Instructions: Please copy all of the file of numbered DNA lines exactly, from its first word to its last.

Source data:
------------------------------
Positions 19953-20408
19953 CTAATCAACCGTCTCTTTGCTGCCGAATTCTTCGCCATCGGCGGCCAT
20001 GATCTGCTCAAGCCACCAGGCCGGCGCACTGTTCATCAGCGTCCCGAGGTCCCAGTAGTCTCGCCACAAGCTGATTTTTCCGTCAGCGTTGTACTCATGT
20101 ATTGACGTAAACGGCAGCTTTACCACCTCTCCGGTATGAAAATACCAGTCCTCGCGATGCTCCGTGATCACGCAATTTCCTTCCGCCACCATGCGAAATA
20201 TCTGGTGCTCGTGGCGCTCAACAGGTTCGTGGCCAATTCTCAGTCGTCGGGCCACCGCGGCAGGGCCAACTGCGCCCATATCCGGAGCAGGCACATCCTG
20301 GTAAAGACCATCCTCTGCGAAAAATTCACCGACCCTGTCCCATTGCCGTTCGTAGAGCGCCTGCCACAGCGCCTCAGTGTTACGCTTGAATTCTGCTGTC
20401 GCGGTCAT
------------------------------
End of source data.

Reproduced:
Positions 19953-20408
19953 CTAATCAACCGTCTCTTTGCTGCCGAATTCTTCGCCATCGGCGGCCAT
20001 GATCTGCTCAAGCCACCAGGCCGGCGCACTGTTCATCAGCGTCCCGAGGTCCCAGTAGTCTCGCCACAAGCTGATTTTTCCGTCAGCGTTGTACTCATGT
20101 ATTGACGTAAACGGCAGCTTTACCACCTCTCCGGTATGAAAATACCAGTCCTCGCGATGCTCCGTGATCACGCAATTTCCTTCCGCCACCATGCGAAATA
20201 TCTGGTGCTCGTGGCGCTCAACAGGTTCGTGGCCAATTCTCAGTCGTCGGGCCACCGCGGCAGGGCCAACTGCGCCCATATCCGGAGCAGGCACATCCTG
20301 GTAAAGACCATCCTCTGCGAAAAATTCACCGACCCTGTCCCATTGCCGTTCGTAGAGCGCCTGCCACAGCGCCTCAGTGTTACGCTTGAATTCTGCTGTC
20401 GCGGTCAT